The next major goal for supercomputers is the building of an exascale system sometime between 2018 and 2020. Such a system would be almost a thousand times faster than the Jaguar supercomputer at Oak Ridge National Laboratory, currently the world’s fastest. The U.S. Exascale Initiative is committed to developing this technology which brings with it many different challenges of scale. At the same time, Europe and China have accelerated their investment in high-performance systems, with Europeans on a faster development track than the U.S. There are concerns the U.S. could be bypassed if it doesn’t sustain the investment to stay ahead.

This isn’t just about who has the highest ranking on a coveted list – it’s not a sporting event with a big fanfare for the winner. These computers are crucial for modeling, simulation, and large-scale analysis – everything from modeling complex weather systems to simulating biological processes. As our understanding of highly complex systems grows, the only way we’re going to be able to keep moving forward is with more and ever more computing power. At the same time, exascale computing is anticipated to be a highly disruptive technology, not only because of what it will be able to do, but because of the technologies that will be created in the course of developing it. Ultimately, these technologies will end up in all kinds of new products, not unlike what happened with the Apollo space program. Falling behind at this stage of the game would put the U.S. at a big disadvantage in almost every aspect of science and product development.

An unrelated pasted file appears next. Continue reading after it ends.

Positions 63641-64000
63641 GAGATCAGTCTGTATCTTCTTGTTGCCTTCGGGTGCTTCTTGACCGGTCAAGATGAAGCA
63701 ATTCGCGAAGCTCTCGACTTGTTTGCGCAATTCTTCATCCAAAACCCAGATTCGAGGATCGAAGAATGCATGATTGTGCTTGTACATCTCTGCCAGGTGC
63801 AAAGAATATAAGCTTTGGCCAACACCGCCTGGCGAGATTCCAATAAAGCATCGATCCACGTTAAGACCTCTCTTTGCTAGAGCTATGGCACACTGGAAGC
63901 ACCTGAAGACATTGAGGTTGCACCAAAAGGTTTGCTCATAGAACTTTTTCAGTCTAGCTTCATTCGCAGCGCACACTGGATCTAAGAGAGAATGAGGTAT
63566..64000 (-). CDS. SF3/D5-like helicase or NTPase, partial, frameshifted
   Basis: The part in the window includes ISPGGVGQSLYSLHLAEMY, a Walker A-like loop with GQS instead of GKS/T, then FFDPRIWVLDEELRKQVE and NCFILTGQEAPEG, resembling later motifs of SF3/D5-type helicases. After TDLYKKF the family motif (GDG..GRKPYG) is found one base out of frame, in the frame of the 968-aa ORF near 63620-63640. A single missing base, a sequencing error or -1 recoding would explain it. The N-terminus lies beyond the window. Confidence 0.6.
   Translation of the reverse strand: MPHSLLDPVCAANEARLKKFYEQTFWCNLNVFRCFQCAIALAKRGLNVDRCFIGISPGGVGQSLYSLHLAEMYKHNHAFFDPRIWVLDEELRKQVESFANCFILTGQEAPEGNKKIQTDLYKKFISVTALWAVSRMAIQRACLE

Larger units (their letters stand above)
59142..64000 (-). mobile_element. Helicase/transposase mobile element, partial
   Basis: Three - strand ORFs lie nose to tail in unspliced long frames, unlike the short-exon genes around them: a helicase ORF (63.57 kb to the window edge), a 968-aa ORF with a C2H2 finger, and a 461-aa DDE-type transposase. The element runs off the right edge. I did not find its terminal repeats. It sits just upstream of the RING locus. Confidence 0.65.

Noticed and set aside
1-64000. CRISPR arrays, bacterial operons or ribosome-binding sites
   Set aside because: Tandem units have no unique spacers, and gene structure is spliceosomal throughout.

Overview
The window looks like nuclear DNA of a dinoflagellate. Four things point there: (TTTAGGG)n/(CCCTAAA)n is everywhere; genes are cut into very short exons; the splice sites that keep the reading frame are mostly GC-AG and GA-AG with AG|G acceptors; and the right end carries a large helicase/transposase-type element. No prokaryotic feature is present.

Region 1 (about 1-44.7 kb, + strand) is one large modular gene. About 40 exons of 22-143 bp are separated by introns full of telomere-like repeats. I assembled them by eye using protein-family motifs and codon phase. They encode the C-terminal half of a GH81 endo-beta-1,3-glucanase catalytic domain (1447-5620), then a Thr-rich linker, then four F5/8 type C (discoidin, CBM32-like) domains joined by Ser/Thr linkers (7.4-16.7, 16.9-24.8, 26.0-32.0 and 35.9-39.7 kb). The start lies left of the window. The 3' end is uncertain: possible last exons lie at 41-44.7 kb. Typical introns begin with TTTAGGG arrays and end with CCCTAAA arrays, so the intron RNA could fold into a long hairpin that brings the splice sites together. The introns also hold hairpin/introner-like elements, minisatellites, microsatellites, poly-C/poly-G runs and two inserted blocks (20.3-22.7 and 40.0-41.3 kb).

Just as concerning, I believe, is what this would mean for developing an AGI or artificial general intelligence. There’s been a lot of speculation by experts in the field of AI as to when (if ever) we might develop a human-level artificial intelligence. A recent survey of AI experts indicates we could realize human-level AI or greater in the next couple of decades. More than half of the experts surveyed thought this milestone would occur by mid-century. While there are many different avenues which may ultimately lead to an AGI, it’s a good bet that most of these will require some pretty serious computing power both for research and potentially for the substrate of the AGI itself.